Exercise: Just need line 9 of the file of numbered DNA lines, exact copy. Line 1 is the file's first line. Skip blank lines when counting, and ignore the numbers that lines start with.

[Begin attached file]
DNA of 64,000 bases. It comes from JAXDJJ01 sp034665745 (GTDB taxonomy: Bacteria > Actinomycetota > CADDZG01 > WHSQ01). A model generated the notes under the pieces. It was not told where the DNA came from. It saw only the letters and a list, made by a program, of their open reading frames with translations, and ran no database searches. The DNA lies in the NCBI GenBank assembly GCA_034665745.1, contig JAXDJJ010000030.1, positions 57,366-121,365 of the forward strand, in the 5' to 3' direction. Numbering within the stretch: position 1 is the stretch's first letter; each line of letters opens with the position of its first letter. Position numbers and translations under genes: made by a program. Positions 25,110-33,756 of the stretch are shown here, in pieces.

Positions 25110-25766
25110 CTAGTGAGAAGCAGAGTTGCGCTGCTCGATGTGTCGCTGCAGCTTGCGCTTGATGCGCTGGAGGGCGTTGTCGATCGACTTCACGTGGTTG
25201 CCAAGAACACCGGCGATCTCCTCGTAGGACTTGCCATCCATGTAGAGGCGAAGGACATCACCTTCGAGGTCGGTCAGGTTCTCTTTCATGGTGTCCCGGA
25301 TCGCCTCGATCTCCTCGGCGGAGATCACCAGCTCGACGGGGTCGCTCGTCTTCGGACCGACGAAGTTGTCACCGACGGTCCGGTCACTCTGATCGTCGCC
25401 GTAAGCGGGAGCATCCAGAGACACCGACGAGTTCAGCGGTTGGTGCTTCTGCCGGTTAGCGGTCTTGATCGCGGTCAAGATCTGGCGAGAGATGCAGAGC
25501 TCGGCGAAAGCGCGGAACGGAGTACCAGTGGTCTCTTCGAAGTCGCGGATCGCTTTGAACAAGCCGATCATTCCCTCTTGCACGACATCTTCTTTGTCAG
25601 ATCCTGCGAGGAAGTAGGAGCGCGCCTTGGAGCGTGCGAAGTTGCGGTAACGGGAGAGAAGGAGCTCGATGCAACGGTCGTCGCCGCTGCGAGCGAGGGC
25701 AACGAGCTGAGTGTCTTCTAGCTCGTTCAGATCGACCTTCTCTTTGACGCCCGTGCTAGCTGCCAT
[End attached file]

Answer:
25701 AACGAGCTGAGTGTCTTCTAGCTCGTTCAGATCGACCTTCTCTTTGACGCCCGTGCTAGCTGCCAT